Injecting configuration values using CDI’s InjectionPoint

Dependency injection is a great technology for the organization of class dependencies. All class instances you need in your current class are provided at runtime from the DI container. But what about your configuration?

Of course, you can create a “Configuration” class and inject this class everywhere you need it and get the necessary value(s) from it. But CDI lets you do this even more fine-grained using the InjectionPoint concept.

If you write a @Produces method you can let your CDI container also inject some information about the current code where the newly created/produced value is inject into. A complete list of the available methods can be found here. The interesting point is, that you can query this class for all the annotations the current injection point has:

Annotated annotated = injectionPoint.getAnnotated();
ConfigurationValue annotation = annotated.getAnnotation(ConfigurationValue.class);

As the example code above shows, we can introduce a simple @Qualifier annotation that marks all the injection points where we need a specific configuration value. In this blog post we just want to use strings as configuration values, but the whole concept can of course be extended to other data types as well. The already mentioned @Qualifier annotation looks like the following one:

@Target({ElementType.FIELD, ElementType.METHOD})
@Retention(RetentionPolicy.RUNTIME)
@Qualifier
public @interface ConfigurationValue {
	@Nonbinding ConfigurationKey key();
}

public enum ConfigurationKey {
	DefaultDirectory, Version, BuildTimestamp, Producer
}

The annotation has of course the retention policy RUNTIME because the CDI container has to evaluate it while the application is running. It can be used for fields and methods. Beyond that we also create a key attribute, which is backed by the enum ConfigurationKey. Here we can introduce all configuration values we need. In our example this for example a configuration value for a default directory, for the version of the program and so on. We mark this attribute as @Nonbinding to prevent that the value of this attribute is used by the CDI container to choose the correct producer method. If we would not use @Nonbinding we would have to write a @Produces method for each value of the enum. But here we want to handle all this within one method.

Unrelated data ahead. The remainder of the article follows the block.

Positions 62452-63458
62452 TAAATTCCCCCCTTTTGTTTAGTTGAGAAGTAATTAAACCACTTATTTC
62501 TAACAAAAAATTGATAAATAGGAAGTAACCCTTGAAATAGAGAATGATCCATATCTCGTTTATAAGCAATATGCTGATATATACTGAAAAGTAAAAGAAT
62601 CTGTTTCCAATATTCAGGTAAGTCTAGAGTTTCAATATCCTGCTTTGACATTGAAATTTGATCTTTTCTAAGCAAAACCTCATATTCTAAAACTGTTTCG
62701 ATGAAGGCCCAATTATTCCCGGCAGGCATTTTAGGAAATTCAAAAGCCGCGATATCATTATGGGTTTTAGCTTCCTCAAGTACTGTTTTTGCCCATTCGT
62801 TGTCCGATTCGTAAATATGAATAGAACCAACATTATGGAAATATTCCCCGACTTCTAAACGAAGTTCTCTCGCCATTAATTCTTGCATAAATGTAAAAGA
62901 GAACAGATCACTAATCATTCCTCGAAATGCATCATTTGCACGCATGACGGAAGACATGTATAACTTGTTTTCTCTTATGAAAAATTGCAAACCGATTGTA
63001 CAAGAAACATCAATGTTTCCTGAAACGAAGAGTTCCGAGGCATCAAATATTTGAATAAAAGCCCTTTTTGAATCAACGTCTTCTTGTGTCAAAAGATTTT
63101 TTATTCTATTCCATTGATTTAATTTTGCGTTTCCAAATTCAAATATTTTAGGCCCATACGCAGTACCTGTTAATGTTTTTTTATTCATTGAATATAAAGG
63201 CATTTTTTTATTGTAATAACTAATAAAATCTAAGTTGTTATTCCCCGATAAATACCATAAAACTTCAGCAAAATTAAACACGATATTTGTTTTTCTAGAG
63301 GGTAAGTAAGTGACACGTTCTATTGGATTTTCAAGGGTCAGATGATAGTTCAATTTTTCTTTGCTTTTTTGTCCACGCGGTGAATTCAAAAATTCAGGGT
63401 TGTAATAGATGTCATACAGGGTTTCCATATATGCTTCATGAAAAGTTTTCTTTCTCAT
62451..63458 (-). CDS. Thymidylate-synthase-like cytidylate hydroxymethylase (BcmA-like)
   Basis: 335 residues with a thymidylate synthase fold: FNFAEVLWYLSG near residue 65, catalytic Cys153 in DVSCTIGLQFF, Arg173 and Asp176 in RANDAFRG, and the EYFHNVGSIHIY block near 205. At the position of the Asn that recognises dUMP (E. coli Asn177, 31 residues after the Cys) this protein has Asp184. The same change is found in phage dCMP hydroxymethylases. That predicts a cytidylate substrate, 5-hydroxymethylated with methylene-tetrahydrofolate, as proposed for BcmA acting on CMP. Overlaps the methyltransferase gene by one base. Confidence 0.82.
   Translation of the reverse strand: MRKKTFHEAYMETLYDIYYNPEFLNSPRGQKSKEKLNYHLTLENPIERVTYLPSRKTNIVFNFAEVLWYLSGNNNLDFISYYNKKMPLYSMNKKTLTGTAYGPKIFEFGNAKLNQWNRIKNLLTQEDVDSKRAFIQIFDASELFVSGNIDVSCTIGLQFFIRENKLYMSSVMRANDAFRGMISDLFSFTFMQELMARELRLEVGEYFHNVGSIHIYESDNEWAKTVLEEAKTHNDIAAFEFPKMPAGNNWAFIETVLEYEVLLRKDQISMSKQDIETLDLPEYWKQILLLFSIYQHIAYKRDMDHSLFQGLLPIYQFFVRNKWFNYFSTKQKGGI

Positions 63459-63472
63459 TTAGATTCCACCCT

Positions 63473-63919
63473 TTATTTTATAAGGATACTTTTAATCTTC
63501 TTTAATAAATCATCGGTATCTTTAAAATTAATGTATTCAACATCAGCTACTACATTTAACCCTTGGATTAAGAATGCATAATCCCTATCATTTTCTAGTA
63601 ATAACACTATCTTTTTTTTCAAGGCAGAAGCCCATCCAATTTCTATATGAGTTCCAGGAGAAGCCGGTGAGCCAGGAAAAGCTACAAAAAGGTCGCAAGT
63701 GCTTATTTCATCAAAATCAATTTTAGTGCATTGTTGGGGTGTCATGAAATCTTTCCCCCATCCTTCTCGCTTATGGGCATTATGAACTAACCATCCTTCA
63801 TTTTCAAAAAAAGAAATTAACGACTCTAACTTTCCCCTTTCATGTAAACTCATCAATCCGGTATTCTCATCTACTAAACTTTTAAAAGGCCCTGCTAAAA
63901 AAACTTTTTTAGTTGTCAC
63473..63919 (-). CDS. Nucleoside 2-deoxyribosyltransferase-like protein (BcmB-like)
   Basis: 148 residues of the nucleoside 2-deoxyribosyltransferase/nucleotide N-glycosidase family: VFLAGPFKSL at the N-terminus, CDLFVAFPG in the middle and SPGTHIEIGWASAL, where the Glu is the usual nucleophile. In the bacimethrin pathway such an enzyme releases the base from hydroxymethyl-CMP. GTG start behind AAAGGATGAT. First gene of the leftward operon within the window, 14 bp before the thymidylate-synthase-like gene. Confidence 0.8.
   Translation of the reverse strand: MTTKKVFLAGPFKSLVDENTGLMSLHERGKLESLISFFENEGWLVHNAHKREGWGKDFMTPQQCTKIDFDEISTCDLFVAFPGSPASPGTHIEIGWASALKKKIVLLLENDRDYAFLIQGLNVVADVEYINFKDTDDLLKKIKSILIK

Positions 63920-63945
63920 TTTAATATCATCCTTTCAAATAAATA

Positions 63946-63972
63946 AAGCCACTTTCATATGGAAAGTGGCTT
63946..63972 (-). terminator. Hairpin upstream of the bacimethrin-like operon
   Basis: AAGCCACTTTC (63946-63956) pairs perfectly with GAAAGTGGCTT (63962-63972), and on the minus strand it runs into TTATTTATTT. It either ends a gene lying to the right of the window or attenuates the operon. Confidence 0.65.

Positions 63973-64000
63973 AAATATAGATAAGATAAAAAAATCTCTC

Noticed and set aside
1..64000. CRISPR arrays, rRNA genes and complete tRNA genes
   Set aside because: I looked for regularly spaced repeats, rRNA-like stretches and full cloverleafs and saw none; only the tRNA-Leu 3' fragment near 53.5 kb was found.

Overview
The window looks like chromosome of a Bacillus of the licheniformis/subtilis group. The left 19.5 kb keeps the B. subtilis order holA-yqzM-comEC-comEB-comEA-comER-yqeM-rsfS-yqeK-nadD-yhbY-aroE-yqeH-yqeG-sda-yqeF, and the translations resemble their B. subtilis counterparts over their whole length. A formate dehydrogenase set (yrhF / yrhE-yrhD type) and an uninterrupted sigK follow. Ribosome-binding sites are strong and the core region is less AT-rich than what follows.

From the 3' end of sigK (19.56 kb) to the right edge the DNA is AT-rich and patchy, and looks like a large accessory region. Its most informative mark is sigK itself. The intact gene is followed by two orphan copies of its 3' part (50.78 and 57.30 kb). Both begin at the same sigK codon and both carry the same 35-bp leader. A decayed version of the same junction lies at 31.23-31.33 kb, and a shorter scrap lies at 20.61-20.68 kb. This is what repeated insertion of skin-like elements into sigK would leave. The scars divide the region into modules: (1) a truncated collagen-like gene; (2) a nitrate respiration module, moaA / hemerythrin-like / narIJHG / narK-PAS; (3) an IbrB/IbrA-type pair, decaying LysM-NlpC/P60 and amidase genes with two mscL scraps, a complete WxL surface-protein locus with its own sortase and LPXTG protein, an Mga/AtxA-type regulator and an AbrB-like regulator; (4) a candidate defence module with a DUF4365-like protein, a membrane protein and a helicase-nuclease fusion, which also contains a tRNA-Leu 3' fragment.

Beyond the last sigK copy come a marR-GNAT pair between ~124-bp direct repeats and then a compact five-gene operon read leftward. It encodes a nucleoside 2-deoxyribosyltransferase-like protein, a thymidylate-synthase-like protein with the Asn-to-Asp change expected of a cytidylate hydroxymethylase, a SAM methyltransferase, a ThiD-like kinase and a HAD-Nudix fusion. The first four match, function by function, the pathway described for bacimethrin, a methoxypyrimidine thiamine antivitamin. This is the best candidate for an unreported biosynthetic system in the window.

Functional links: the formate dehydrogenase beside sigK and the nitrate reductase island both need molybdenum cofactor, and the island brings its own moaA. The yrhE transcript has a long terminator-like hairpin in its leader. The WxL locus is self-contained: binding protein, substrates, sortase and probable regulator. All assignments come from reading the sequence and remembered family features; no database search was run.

The @Produces method for strings that are annotated with @ConfigurationKey is shown in the following code example:

@Produces
@ConfigurationValue(key=ConfigurationKey.Producer)
public String produceConfigurationValue(InjectionPoint injectionPoint) {
	Annotated annotated = injectionPoint.getAnnotated();
	ConfigurationValue annotation = annotated.getAnnotation(ConfigurationValue.class);
	if (annotation != null) {
		ConfigurationKey key = annotation.key();
		if (key != null) {
			switch (key) {
				case DefaultDirectory:
					return System.getProperty("user.dir");
				case Version:
					return JB5n.createInstance(Configuration.class).version();
				case BuildTimestamp:
					return JB5n.createInstance(Configuration.class).timestamp();
			}
		}
	}
	throw new IllegalStateException("No key for injection point: " + injectionPoint);
}

The @Produces method gets the InjectionPoint injected as a parameter, so that we can inspect its values. As we are interested in the annotations of the injection point, we have a look if the current injection point is annotated with @ConfigurationValue. If this is the case, we have a look at the @ConfigurationValue’s key attribute and decide which value we return. That’s it. In a more complex application we can of course load the configuration from some files or some other kind of data store. But the concept remains the same.

Now we can easily let the CDI container inject the configuration values we need simply with these two lines of code:

    @Inject @ConfigurationValue(key = ConfigurationKey.DefaultDirectory)
    private String defaultDirectory;

Conclusion: Making a set of configuration values accessible throughout the whole application has never been easier.

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